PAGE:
Stop-and-Frisk, Hydraulics, and the 4th Amendment

by Sara Mayeux

Last week, New York Governor David Paterson signed a law prohibiting police departments from storing the names and addresses of New Yorkers stopped on the street and questioned, but found to have done nothing wrong. The California NAACP endorsed Prop 19, which would legalize marijuana, on the basis that blacks are arrested for marijuana offenses at rates totally out of proportion with their population and their usage of the drug. In part, this is because of heavier policing in black neighborhoods.

The stop-and-frisk regime was made possible by a 1968 Supreme Court decision, familiar to law students throughout the land: Terry v. Ohio. The case arose out of Cleveland where, in 1963, a police detective observed a pair of black men pacing in front of a department store. Suspecting the men of "casing the joint," the detective stopped them and patted them down for weapons, finding, in the pockets of the eponymous Mr. Terry and his companion, two revolvers. They were both charged with concealed weapons offenses, and challenged the search as unlawful under the Fourth Amendment, because the detective had not had evidence of wrongdoing amounting to probable cause. (It's a funny thing, by the way, about the number of times that Terry and his companions were alleged to have walked back and forth: It kept getting higher as the case moved up higher in the legal system.)

In an opinion penned by Chief Justice Earl Warren, today remembered so fondly (well, by some) for expanding criminal defendants' rights, the Supreme Court bestowed its imprimatur upon brief stops and patdowns justified merely by "reasonable" suspicion, rather than the higher standard of "probable cause." Warren held that the evidence of Terry and his friend's revolvers was admissible:

The wholesale harassment by certain elements of the police community, of which minority groups, particularly Negroes, frequently complain, will not be stopped by the exclusion of any evidence from any criminal trial. Yet a rigid and unthinking application of the exclusionary rule, in futile protest against practices which it can never be effectively used to control, may exact a high toll in human injury and frustration of efforts to prevent crime.

In a vigorous dissent Justice William Douglas protested:

There have been powerful hydraulic pressures throughout our history that bear heavily on the Court to water down constitutional guarantees and give the police the upper hand. That hydraulic pressure has probably never been greater than it is today.

Yet if the individual is no longer to be sovereign, if the police can pick him up whenever they do not like the cut of his jib, if they can "seize" and "search" him in their discretion, we enter a new regime. The decision to enter it should be made only after a full debate by the people of this country.

The Terry doctrine has been widely criticized by legal scholars. But today I noticed, on one of the legal-academic blogs which I am wont to frequent, a new article by law professor Lawrence Rosenthal, coming to its defense. Rosenthal concludes:

A criminal justice system that fails to keep disadvantaged persons of color safe, even as relatively wealthy whites live in security, can offer neither fairness nor legitimacy. Terry offered the police hope of a prophylactic approach to policing in which the authorities need not wait until a crime is committed to undertake measures to keep a community safe. ... The residents of high-crime, inner-city communities face threats to their safety that most of us would find unimaginable, and that surely those who framed the Fourth Amendment could never have imagined. Perhaps that is why so many rebel against the kind of stop-and-frisk regime undertaken in New York. The threat of violent crime that New York and other cities have faced, however, should be enough to expand one's imagination.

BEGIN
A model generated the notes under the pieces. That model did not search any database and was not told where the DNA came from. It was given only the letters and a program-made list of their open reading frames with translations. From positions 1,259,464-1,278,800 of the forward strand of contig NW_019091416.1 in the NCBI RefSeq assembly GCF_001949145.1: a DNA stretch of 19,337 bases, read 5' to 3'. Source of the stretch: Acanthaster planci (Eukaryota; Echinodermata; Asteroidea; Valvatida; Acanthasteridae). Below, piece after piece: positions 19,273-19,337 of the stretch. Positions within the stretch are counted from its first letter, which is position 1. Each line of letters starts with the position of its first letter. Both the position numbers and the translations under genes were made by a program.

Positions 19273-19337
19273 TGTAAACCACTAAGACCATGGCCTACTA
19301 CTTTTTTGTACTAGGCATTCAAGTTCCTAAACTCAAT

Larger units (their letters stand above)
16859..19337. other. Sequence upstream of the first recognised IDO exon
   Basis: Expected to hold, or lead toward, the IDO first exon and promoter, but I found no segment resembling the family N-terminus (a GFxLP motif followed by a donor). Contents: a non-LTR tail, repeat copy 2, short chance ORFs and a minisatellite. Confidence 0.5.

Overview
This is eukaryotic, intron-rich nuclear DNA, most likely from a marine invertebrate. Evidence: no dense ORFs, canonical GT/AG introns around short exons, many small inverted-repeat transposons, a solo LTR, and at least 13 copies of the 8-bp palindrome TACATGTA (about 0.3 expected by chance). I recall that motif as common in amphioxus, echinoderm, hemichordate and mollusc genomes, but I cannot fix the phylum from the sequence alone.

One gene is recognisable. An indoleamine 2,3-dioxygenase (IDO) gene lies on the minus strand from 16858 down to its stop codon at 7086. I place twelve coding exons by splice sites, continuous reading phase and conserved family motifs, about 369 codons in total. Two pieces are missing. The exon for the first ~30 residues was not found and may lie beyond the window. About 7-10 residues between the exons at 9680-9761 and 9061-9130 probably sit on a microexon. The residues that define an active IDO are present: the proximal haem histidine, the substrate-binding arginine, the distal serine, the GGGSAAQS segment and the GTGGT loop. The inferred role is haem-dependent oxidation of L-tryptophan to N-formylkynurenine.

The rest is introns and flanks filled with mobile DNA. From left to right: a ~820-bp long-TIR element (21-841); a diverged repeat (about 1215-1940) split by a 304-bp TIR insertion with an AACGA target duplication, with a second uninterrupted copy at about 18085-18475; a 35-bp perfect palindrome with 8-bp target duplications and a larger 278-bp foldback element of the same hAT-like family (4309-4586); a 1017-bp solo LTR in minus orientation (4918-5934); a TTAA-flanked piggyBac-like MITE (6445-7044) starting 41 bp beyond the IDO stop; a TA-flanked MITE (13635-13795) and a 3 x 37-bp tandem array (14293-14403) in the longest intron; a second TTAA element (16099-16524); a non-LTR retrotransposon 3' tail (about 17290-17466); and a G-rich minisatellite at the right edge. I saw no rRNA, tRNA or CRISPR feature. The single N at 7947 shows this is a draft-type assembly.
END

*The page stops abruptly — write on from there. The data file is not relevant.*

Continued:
I have long admired the Harvard Law professor William Stuntz, who has put a great deal of thought into the tragedy of mass incarceration and the structural imbalances in the American criminal justice system. Last year Stuntz called for a "police surge" into poor urban streets. He reminds us that, the much-vaunted crime decline notwithstanding, homicide rates remain unacceptably high for blacks -- 26.5 per 100,000 in 2005, compared to just 3.5 per 100,000 for whites. (Read Randolph Roth's encyclopedic American Homicide and you will find that it was not always thus.) Stuntz also knows that incarceration rates have spiraled unacceptably high for blacks -- "nearly double the Soviet rate of confinement circa 1950." 

So. What do you think about all of these competing voices? What is to be done? (As a commenter observed in one of yesterday's threads: I do like to start with the easy questions...)

(Oh -- and speaking of law students throughout the land: A great good luck to my classmates starting the bar exam today. Although you obviously won't be able to read this, trapped as you are in suburban hotel ballrooms, your laptops locked with exam software, maybe TNC's generous commenters will send you some good vibes.)
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Ta-Nehisi Coates is a national correspondent at The Atlantic, where he writes about culture, politics, and social issues. He is the author of the memoir The Beautiful Struggle.

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